Trump Administration Secures Historic Donation of Billions of Dollars in HIV Prevention Drugs.
The agreement between the U.S. Department of Health and Human Services and Gilead will last until at least December 31, 2025 and possibly through December 31, 2030, and will provide medication to treat individuals who are at risk for HIV and who are uninsured. This donation will deliver Gilead’s PrEP medication Truvada, which currently carries a list price of more than $20,000 per patient per year, to up to 200,000 people per year, including in the states and counties identified as priority areas in the Trump Administration plan to end the HIV epidemic in America.
The basic concept here seems to be that if insurance covers some of the at-risk population and this program covers the rest, that this would greatly reduce HIV infections. The elimination argument would seem to be based on the same herd immunity as vaccines. In other words, if the infection rate drops precipitously (due to the drugs), there will be fewer people who are undiagnosed but infectious. That in turn will cause the infection rate to drop more.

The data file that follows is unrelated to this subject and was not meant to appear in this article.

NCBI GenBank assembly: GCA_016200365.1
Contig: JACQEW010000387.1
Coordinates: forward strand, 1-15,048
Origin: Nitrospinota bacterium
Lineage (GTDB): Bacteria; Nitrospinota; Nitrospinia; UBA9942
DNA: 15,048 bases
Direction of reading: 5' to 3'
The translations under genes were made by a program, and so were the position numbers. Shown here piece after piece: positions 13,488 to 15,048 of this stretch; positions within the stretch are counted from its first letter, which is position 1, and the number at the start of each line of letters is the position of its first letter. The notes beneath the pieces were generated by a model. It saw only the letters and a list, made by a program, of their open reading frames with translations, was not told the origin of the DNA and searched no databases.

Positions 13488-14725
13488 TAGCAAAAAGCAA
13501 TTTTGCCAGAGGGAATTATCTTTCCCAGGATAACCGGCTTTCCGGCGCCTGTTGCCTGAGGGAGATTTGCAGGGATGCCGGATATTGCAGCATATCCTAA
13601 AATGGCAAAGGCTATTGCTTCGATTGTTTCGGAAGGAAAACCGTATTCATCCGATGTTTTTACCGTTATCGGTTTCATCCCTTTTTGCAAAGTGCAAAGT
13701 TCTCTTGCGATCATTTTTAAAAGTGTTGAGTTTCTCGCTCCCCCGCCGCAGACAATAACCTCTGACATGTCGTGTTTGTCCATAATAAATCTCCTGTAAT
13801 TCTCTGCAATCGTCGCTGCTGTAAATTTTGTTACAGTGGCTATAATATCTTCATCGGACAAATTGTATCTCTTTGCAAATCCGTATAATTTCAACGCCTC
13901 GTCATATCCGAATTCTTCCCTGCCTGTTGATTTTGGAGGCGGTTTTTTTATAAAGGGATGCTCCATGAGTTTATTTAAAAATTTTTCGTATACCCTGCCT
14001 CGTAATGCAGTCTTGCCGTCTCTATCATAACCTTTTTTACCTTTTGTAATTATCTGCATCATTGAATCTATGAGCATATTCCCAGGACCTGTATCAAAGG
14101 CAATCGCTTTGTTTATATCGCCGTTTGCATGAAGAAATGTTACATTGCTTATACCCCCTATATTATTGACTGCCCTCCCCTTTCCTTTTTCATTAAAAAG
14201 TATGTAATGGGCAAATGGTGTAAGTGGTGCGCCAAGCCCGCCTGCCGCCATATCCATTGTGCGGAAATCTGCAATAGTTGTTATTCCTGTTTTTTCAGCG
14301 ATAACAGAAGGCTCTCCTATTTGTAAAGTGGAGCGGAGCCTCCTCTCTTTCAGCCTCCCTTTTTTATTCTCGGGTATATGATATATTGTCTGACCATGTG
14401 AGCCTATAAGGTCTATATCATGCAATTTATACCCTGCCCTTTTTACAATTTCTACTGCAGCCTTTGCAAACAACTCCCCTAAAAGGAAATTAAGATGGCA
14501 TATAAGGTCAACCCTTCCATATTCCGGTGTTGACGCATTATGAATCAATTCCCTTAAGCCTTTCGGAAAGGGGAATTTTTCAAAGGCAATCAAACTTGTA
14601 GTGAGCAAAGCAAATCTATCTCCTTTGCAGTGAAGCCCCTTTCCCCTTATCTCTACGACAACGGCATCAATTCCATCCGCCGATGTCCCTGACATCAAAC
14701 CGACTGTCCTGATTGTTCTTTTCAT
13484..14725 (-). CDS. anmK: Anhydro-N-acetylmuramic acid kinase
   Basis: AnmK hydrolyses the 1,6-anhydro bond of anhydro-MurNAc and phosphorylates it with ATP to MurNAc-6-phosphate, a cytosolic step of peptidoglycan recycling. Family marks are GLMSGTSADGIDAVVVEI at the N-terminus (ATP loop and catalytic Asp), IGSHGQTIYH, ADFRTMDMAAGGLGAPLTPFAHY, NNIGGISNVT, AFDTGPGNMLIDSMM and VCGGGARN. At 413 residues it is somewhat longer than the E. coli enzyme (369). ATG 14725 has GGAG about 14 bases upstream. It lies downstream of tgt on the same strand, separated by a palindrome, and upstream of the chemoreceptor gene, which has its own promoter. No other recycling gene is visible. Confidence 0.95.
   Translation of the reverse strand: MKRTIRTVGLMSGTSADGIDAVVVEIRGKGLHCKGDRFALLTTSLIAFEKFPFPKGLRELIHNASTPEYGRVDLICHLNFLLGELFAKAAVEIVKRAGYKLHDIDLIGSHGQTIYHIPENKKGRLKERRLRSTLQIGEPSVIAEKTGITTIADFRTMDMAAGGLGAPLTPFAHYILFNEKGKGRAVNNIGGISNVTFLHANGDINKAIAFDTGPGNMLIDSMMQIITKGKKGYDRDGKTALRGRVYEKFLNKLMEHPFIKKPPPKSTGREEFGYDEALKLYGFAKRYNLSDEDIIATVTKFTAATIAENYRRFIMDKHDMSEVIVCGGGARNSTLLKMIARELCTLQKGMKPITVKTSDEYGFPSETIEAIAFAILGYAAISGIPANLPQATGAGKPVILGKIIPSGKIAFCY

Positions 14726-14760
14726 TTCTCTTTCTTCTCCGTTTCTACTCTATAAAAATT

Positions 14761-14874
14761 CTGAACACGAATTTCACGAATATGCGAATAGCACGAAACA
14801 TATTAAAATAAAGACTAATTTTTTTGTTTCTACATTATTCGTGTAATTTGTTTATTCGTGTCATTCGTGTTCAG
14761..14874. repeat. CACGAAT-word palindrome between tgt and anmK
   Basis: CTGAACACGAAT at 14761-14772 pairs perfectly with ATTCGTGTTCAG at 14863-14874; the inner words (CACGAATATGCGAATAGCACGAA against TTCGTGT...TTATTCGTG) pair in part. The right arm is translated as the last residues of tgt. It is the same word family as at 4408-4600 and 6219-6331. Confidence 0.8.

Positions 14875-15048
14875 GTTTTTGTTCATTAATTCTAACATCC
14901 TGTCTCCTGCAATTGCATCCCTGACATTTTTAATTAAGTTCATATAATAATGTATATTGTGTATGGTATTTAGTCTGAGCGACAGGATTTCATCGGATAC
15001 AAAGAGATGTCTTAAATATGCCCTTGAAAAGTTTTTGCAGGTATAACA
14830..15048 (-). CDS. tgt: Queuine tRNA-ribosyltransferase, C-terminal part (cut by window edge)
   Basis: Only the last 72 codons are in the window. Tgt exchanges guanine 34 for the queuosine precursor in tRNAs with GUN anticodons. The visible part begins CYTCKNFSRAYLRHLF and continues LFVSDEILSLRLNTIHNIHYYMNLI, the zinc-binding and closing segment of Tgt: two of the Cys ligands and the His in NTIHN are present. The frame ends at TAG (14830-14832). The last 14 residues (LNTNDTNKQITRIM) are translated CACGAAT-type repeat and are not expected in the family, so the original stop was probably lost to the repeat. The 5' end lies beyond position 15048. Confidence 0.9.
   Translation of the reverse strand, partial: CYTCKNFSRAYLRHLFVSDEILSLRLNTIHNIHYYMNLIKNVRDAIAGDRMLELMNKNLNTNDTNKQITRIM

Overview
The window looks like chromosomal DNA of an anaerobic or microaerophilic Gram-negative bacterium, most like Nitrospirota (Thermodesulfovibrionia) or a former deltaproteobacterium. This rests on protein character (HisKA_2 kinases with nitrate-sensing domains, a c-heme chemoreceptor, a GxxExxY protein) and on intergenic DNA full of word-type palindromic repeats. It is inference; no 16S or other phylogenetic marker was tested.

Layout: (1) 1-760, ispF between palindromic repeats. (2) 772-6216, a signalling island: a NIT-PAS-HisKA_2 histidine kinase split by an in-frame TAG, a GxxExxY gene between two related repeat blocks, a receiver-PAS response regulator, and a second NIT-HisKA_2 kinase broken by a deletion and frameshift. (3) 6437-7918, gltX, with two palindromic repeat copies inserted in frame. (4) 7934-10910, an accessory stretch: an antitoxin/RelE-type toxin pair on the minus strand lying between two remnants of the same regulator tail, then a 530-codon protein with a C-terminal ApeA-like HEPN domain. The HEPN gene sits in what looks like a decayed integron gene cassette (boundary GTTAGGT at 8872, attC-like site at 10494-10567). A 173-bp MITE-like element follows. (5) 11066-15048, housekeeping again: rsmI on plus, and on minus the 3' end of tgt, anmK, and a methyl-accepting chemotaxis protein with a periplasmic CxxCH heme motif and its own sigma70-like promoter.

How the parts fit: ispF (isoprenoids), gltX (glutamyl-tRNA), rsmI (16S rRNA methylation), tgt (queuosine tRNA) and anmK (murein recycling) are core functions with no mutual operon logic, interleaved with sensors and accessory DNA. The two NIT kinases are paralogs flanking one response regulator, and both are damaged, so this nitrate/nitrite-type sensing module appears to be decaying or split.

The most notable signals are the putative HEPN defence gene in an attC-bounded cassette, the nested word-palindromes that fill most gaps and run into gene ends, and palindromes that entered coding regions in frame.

This is a new program this year, not a holdover from previous administrations. I don't know if this replaced a previous program.
This isn't the first time that he's mentioned cancer. He also did so in June.
“We will come up with the cures to many, many problems, to many, many diseases — including cancer and others — and we're getting closer all the time."
Trump also made a campaign promise of eradicating AIDS “once and for all,” adding that "we’re very close.”
In February, he proposed an additional $500 million over ten years. That's specifically for childhood/pediatric cancers. That source doesn't explain how much is currently spent specifically on pediatric cancer research, but it does mention that almost $6 billion per year is spent on the National Cancer Institute overall. So almost a 1% increase in overall spending and presumably a larger share of pediatric spending.
This would be new spending in addition to what was already budgeted. It's not obvious that there is a new program or treatment involved.